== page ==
Monday, March 01, 2010

February 2010 Reading List

Anna's Books

Completed this Month:
  • Ninth Witness by Bodie and Brock Thoene - Having enjoyed the 8 previous books in the A.D. Chronicles series, I anticipated reading this one. Mom got it for me for my birthday, but not wanting to get too caught up in a book, with all the other things going on, I delayed reading it. Our weekend at Orange Beach gave me the relaxing opportunity. Like the other books, this one presents a unique and Biblically-based look at the life of Jesus, this time when he was 12 years old. The other characters woven in are endearing and flesh out the story in a powerful way. If you haven't read this series, I definitely recommend that you do!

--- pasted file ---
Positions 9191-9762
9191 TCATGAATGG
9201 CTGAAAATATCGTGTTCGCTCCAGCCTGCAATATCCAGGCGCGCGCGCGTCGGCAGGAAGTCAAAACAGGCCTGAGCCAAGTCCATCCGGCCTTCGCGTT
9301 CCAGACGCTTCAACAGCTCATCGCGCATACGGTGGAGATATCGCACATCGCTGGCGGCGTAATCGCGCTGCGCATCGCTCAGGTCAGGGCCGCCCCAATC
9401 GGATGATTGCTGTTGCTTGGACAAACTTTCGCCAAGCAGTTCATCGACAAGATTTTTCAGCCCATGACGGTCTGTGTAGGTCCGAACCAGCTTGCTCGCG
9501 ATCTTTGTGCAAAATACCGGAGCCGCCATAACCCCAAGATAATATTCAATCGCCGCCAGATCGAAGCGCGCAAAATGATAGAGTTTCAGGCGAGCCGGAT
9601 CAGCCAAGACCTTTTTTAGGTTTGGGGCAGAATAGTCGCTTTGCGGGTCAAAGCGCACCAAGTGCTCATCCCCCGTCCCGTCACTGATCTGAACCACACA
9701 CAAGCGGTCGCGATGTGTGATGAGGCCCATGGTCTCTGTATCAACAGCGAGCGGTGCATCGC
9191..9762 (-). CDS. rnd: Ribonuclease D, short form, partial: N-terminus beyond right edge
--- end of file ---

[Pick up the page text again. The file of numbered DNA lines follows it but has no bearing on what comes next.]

• John Adams by David McCullough - Though masterfully written, this 651-page biography took me 3 1/2 months (including break weeks) to complete. It's fascinating, but not a book I could read straight through - I scheduled it in 20-30 page increments as part of my study schedule. The book presents great insights into a president I knew little about. Though misunderstood by many, John Adams was a man of principle, who sacrificed much for the good of America. From Harvard student, to lawyer, to member of the Continental Congress, he persevered. From signer of the Declaration of Independence, to foreign diplomat, to vice-president, and at last, president, though misrepresented and not without fault himself, he continued to honor God and work for the good of the country as best he could. His wife Abigail was an amazing helpmate to her husband, and it was touching to see their love woven throughout. If you want to learn more about early American history, following the life of one of its great leaders, I would definitely recommend this book! Just plan on it taking a while to complete. :)